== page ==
Operational Modal Analysis of an Eleven-Span Concrete Bridge Subjected to Weak Ambient Excitations

The challenges of accurately identifying the dynamic characteristics of bridge structures from ambient vibration responses persist because, unlike in the ideal laboratory environment, elevated levels of noise in data are unavoidable at any in-situ testing site and may have detrimental effects on the modal parameter identification process and results. This is especially true for vibration tests conducted under weak ambient excitation sources resulting in poorer signal-to-noise ratios (SNRs). This paper presents an investigation into the feasibility and reliability of modal identification using operational modal analysis (OMA) techniques under such weak excitation circumstances and with responses measured by inexpensive stand-alone accelerometers/data recorders. An eleven-span concrete motorway off-ramp bridge, closed to traffic, was excited only by ground vibrations generated by traffic on the motorway passing underneath the bridge as well as on nearby motorway on- and off-ramps, weak winds, and possible micro tremors. A high spatial resolution of measuring points on the bridge deck was used to collect vibration responses. Three output-only modal parameter identification algorithms were utilised to extract the modal properties, namely the peak picking (PP), the frequency domain decomposition (FDD) and the data driven stochastic subspace identification (SSI) method. Nine lateral and three vertical modal frequencies below 10Hz could be identified despite the weakness of the environmental excitations and noise in sensors. The identified experimental natural frequencies were stable, damping ratios, however, had a marked scatter. A comparison with the results of a numerical modal analysis using a finite element model revealed, however, that several higher order vertical modes were missing from the experimental results altogether, and some of the OMA methods missed the fundamental lateral mode. Overall the PP method was the most successful in finding the largest number of frequencies but the SSI method yielded the highest quality mode shapes. The SSI method is, however, computationally more expensive that the remaining two methods. For quick, preliminary results, the PP and FDD methods can still be useful and detailed analyses could use SSI and FDD. Overall, the study argues that output-only system identification can provide useful quantitative insights into the modal properties of stiff bridges even under weak environmental excitations, or poorer SNRs, but its limitations need to be acknowledged.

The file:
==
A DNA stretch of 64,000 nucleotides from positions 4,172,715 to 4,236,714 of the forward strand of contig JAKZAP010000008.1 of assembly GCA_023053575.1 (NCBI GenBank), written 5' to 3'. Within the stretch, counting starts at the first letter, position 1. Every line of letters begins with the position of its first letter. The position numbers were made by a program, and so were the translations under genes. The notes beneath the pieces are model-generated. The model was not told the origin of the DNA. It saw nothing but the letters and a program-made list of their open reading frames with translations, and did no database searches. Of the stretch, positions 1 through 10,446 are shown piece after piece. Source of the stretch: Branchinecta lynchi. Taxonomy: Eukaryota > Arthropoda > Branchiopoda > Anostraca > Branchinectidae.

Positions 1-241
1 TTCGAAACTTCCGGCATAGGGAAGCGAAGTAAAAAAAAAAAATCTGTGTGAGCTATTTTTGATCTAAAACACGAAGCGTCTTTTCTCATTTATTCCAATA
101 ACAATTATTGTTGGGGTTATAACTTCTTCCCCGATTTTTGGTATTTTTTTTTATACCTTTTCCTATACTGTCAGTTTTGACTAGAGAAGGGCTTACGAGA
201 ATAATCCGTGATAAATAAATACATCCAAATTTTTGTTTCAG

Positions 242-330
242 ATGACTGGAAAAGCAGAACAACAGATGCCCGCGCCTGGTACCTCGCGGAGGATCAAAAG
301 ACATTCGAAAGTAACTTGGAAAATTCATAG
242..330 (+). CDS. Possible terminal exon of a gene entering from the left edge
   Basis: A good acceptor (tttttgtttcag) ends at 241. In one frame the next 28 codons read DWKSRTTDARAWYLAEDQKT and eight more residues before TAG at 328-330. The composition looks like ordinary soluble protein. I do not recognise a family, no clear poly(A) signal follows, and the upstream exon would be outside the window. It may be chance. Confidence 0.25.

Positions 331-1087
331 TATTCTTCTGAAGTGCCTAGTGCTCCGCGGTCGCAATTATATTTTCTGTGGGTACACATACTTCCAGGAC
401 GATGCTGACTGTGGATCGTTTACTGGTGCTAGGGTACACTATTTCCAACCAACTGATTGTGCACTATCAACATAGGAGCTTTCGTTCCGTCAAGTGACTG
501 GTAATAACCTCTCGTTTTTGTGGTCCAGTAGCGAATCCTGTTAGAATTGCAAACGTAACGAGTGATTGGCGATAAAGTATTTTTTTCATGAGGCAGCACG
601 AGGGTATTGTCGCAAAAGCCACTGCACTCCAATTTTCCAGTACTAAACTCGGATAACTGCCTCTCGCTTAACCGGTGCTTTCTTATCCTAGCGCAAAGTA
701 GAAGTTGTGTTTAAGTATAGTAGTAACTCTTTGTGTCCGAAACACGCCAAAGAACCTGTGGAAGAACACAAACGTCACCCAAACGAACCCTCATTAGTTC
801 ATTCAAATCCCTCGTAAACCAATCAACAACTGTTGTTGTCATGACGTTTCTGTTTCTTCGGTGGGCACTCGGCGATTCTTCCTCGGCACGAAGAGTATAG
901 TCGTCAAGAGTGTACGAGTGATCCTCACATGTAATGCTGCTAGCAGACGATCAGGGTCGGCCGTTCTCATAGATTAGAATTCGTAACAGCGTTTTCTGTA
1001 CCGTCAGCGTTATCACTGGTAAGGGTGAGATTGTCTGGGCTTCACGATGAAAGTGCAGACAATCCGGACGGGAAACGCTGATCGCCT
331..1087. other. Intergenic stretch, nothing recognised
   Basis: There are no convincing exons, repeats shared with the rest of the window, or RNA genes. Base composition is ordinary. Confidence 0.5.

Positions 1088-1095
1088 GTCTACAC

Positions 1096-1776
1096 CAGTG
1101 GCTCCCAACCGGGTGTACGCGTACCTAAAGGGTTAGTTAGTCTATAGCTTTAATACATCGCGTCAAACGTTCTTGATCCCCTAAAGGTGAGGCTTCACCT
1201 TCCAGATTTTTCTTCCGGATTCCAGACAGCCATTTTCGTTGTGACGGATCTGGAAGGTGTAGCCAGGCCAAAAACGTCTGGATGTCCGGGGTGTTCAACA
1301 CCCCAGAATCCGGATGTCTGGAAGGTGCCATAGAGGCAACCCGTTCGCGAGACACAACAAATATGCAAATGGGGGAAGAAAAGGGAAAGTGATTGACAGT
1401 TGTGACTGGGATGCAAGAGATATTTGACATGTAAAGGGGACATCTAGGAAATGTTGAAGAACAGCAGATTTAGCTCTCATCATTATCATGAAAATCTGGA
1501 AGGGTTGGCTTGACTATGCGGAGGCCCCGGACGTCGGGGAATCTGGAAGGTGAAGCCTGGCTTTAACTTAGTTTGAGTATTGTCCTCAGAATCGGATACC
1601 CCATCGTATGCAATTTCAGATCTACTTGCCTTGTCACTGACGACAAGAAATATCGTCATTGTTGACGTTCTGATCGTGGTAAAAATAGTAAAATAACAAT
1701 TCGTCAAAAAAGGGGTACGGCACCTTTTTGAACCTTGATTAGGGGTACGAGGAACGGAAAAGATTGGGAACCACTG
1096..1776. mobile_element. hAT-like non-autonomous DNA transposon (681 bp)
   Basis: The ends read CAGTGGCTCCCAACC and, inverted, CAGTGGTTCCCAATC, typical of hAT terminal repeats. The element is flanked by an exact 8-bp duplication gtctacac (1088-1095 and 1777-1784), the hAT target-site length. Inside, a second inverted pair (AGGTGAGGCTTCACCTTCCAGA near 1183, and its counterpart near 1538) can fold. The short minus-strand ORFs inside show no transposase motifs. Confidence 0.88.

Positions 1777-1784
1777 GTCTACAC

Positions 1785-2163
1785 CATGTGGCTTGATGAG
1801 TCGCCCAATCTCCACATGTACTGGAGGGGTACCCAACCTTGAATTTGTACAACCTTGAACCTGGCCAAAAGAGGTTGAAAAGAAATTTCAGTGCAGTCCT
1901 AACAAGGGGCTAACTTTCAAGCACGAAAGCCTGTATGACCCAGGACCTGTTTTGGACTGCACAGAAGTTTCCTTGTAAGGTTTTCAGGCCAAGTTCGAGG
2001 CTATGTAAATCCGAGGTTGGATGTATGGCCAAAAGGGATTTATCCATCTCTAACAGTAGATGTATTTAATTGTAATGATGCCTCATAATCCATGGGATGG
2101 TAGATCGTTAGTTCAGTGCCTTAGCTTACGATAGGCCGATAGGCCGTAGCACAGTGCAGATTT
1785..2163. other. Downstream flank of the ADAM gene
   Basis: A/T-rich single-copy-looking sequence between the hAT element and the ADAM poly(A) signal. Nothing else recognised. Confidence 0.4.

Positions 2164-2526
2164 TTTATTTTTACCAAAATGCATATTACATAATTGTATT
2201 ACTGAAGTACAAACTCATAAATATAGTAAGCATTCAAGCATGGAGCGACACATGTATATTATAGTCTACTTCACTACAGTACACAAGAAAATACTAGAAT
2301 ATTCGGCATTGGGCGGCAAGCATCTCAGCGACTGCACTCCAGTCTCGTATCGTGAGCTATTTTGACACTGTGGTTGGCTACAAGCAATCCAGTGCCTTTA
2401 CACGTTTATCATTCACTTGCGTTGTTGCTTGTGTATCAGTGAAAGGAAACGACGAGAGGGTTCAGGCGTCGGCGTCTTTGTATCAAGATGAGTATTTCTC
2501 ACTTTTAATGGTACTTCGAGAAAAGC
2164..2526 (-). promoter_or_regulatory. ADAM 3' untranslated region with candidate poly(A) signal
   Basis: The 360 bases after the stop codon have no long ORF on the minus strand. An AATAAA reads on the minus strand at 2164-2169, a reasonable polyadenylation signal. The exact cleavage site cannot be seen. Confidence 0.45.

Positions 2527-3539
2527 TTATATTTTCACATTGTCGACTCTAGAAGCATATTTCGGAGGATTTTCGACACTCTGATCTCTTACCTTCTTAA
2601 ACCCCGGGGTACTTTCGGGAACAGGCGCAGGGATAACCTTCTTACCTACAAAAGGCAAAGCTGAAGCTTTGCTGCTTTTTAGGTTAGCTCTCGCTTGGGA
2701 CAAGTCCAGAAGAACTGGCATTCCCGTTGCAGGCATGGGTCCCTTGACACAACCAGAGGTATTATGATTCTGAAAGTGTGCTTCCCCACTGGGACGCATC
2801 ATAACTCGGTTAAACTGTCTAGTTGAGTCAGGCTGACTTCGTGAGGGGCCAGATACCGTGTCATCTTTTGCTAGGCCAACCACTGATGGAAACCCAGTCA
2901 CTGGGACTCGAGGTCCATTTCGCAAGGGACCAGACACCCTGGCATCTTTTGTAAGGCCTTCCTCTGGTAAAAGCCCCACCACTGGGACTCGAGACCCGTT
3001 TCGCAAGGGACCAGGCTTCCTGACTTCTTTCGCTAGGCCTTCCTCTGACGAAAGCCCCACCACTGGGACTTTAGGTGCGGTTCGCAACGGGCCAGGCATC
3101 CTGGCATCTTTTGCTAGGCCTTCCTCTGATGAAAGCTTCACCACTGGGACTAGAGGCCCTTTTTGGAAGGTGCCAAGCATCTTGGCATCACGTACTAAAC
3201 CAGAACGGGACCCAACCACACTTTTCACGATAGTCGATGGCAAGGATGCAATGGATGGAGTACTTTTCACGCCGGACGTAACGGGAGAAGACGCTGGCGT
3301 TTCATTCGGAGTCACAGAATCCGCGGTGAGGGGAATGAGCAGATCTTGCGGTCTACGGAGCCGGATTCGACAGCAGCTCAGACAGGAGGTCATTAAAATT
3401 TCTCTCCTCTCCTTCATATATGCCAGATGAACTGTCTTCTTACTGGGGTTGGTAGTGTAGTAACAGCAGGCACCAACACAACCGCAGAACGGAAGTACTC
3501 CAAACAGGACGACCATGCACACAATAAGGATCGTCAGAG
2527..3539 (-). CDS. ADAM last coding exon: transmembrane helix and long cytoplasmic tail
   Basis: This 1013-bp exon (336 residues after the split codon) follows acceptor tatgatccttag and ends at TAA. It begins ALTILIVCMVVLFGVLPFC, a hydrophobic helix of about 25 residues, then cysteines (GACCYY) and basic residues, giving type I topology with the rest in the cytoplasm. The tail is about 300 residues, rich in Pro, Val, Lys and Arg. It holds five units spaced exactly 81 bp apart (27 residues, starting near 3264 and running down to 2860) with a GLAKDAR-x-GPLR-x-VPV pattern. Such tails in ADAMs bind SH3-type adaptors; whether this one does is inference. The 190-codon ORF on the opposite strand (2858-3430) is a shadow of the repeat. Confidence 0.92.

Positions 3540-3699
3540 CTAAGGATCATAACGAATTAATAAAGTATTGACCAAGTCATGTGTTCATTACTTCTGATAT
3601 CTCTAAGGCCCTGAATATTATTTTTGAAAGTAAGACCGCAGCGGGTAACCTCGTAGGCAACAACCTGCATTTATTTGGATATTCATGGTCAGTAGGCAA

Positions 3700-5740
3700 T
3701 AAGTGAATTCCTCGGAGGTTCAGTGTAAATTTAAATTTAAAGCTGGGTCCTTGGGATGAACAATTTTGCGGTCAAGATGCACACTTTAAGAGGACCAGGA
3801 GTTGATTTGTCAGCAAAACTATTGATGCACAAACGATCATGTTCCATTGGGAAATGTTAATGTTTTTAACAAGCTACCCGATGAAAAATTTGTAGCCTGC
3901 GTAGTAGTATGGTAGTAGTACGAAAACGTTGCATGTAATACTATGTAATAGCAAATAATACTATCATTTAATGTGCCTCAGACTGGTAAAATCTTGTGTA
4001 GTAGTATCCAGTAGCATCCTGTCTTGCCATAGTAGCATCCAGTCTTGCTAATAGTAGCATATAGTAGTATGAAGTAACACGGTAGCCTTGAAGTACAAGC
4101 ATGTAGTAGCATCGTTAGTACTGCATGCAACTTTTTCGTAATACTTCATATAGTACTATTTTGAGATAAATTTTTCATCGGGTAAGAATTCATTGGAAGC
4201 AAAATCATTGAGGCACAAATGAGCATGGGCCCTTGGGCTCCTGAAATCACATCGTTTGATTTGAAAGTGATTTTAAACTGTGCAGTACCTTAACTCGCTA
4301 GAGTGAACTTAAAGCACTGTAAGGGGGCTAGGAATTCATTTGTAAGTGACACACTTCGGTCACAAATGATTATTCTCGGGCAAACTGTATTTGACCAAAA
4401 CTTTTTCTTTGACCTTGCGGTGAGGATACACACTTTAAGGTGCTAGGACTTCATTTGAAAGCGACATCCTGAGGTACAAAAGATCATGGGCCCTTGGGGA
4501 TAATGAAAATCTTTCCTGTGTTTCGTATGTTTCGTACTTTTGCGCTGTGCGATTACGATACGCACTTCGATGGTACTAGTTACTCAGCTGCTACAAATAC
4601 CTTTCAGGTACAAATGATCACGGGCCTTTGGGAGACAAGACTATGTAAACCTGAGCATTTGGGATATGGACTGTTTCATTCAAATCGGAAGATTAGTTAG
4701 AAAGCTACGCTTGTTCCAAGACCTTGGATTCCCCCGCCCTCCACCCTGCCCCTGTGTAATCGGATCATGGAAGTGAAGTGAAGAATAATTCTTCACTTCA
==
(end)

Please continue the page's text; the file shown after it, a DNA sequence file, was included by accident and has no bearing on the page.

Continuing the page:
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  • English

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  • Accession Number: 01679423
  • Record Type: Publication
  • Files: TRIS
  • Created Date: Jul 18 2018 3:32PM